Walking into New London High School Saturday morning, I forgot to put my mask on.
In a crappy irony, it’s an easy thing to forget because it’s becoming such a normal thing to do. Anyway, I was talking to my brother on the phone and told him to put a couple bucks on Mich. St. to cover at home over Ohio State because the Buckeyes were missing several lineman.
He did. I guess Ohio State’s second tier is as good as the first. Mich. St. didn’t cover and my brother protects his bucks. When I say a couple bucks it was probably one dollar… and I heard about it Saturday night.
But when I called him at 11 p.m. – that’s when I finished my work and didn’t realize it was that late, he asked me if something was wrong. He always answers when I call, and this year – anything could be wrong.
I laughed and realized I didn’t know what time it was. I had just finished writing a piece on the Jeremy Fulk Classic after sitting in New London watching wrestling all day.
There’s one thing about wrestling that’s different from other sports, and it really is hard to put in words.
That’s a different group.
I wrote a piece about four years ago, making it very clear that I knew nothing at that point (I know just a little now) about the sport. I need to sit with Mitch Doherty and Mark Cartwright and play rapid fire with questions like – what the heck is the ref doing when he swirls his arms in the air? If he bounced at the knees it’d be a funky move.
I think that means a rolling reversal, but I don’t know what a rolling reversal is, only that it happened, because the referee started his dance. I carefully jest about these activities.
Wrestling’s for real in Fort Madison. It’s popularity has waned nationally, I believe, because year-round outdoor sports in indoor facilities has kept some kids away from the programs. And wrestling clubs have made shopping easier for schools that ‘recruit’.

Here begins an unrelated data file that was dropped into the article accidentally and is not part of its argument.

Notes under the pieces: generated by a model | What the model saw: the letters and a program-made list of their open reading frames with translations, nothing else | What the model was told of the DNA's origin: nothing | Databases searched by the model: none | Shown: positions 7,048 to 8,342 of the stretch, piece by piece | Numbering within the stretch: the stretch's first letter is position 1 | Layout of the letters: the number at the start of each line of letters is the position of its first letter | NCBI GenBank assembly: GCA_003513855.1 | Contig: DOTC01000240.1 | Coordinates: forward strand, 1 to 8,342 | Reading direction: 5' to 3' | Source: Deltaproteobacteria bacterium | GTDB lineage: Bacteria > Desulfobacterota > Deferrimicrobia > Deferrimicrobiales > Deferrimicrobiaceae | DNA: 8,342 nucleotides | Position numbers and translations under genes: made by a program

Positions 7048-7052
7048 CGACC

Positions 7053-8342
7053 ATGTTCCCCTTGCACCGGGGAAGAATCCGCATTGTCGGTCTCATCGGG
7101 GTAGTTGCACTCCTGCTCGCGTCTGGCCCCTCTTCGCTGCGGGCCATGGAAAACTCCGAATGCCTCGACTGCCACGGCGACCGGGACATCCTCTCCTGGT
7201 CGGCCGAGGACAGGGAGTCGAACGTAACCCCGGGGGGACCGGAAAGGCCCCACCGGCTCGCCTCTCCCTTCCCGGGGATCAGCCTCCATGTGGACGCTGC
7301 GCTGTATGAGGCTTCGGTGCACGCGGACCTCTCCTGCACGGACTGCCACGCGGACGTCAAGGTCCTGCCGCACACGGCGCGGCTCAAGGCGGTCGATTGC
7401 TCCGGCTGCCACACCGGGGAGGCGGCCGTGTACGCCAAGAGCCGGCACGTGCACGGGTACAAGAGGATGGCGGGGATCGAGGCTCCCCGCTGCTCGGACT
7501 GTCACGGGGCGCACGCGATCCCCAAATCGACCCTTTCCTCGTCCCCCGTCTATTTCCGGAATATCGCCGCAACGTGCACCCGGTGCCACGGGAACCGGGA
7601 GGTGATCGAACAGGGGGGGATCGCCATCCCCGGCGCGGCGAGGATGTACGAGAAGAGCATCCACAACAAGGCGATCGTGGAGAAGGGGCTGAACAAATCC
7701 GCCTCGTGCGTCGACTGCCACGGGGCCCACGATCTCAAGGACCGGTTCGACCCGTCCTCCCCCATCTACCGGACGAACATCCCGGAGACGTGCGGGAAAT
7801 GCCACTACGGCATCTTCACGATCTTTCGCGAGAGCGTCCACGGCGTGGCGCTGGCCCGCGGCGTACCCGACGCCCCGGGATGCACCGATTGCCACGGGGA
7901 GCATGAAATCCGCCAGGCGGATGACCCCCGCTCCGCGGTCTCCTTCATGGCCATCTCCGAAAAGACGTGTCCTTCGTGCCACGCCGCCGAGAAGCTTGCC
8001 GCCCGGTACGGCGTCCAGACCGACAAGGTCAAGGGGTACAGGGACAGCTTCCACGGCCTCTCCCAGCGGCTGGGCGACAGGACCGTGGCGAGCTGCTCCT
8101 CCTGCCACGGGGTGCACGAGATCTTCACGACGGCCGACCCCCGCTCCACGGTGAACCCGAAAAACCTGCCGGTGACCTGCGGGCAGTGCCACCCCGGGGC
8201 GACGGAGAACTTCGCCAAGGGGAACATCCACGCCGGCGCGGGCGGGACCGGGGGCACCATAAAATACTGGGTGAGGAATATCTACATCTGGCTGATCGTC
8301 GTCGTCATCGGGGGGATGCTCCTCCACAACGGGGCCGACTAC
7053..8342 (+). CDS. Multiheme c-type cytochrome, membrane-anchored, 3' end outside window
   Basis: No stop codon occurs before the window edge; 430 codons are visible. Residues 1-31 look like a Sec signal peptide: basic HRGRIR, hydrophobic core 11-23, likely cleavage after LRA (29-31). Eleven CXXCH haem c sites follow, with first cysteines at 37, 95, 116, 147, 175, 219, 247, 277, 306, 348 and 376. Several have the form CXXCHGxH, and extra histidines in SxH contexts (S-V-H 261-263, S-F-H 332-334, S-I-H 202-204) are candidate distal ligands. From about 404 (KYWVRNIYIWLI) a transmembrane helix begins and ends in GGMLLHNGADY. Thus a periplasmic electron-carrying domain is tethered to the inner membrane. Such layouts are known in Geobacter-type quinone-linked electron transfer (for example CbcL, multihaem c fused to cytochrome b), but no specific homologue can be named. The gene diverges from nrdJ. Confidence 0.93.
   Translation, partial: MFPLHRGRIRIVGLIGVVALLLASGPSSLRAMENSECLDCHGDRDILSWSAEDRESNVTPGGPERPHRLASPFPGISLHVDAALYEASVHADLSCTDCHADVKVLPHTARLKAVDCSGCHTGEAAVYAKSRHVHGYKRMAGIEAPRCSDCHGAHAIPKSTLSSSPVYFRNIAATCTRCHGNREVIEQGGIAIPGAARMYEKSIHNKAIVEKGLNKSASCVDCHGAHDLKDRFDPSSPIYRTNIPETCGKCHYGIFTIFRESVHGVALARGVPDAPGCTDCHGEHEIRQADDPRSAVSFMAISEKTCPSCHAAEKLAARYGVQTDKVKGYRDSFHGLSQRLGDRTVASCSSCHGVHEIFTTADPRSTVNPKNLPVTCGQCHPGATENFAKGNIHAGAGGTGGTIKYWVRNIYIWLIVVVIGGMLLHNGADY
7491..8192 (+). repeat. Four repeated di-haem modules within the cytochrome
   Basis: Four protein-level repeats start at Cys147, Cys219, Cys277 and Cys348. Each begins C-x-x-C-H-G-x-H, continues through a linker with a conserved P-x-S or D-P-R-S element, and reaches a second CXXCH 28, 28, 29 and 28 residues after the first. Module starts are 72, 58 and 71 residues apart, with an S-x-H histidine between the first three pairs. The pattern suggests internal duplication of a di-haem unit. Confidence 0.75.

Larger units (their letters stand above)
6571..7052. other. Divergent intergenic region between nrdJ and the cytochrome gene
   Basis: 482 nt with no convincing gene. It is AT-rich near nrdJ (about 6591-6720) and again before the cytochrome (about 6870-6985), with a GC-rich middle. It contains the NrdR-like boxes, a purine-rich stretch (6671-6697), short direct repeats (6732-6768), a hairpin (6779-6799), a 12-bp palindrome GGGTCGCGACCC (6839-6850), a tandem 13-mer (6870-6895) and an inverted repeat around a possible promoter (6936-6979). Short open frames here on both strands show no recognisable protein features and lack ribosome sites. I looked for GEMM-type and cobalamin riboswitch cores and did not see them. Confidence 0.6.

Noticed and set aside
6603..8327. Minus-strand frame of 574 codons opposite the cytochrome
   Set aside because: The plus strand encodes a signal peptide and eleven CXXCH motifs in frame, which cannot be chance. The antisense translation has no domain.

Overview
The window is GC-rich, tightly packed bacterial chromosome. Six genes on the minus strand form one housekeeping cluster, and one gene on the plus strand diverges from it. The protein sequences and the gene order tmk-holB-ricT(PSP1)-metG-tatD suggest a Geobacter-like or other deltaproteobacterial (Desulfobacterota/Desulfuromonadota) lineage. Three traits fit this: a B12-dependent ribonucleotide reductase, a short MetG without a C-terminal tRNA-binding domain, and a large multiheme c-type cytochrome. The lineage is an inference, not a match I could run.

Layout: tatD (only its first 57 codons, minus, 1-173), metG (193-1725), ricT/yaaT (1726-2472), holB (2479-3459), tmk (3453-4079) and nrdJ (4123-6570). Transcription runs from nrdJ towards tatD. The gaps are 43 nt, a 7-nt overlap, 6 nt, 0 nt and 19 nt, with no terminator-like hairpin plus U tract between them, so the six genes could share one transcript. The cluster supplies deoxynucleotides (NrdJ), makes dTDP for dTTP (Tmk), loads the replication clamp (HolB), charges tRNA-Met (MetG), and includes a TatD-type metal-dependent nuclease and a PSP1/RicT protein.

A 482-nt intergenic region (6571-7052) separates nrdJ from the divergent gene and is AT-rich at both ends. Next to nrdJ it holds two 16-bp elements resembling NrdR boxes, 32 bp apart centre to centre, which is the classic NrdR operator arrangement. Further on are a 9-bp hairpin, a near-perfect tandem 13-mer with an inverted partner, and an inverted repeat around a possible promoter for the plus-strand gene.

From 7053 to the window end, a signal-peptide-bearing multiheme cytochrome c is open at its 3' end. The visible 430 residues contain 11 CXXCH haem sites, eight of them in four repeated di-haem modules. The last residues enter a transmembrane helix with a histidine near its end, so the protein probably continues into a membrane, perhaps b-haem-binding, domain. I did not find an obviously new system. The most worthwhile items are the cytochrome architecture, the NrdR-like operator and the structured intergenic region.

It’s a demanding physical assault on the body, but training and solid coaching prevent a lot of these injuries.
I don’t speak out of turn there.
I remember watching Ryan Steffensmeier years ago in a match where his opponent had an arm under his chin and some other body part vicing him and then pulled him back like a catapult in a fashion that caused me to audibly wince. I think I could see his bone through translucent skin that had been stretched too tight. “Oh my God,” I said.
I think he got out of it and wrapped the kid up like a piece of banana bread and walked off.
These kids wrestle for the tradition they’ve seen for decades. A tradition cultivated right here in north Lee County. Under names like Pickford, Doherty, Smith, Steffensmeier, and many others – and that shows the true extent of my shallow knowledge because I know I’m leaving names out.
Wrestling starts young here and has seen its winners – since 1968 we’ve had state champions. Winners named Crooks, Weakley, Flach, Martinez, Johnson, and a couple different Steffensmeiers. I wouldn’t want to fight for the last drumstick in those homes. But then again, you’re probably more ready for that tussle than most.
It’s also neat that those winners usually come in TWOOOOO, the bellow you hear from the stands when one grappler takes another down. Jason Crooks, Nick Flach, Rusty Weakley, Gary Steffensmeier, all are two-time state champions.
I get accepted into the section dedicated for Fort Madison’s families because I’m part of the group that chronicles the event, but they know you’re not a usual suspect. They can sense you’re a weird bird in the nest.
But here I sit on a Saturday in shorts, with a sense of guilt and wanting to pay my brother a dollar. I have a camera, a migraine (my first ever), and I’m scribbling notes on each Hound match, sometimes two at a time – take it easy on a brother – and there are few other places I’d rather be.
Derek Doherty sent me a note when I got home. “Thanks for coming”. It really is our pleasure.
Jim Nantz, of CBS Sports fame coined the Master’s tag line … “A tradition unlike any other..”. He really needs to come to Fort Madison and sit next to me in the wrestling stands. – But That’s Beside the Point.
Chuck Vandenberg is editor and co-owner of Pen City Current and can be reached at firstname.lastname@example.org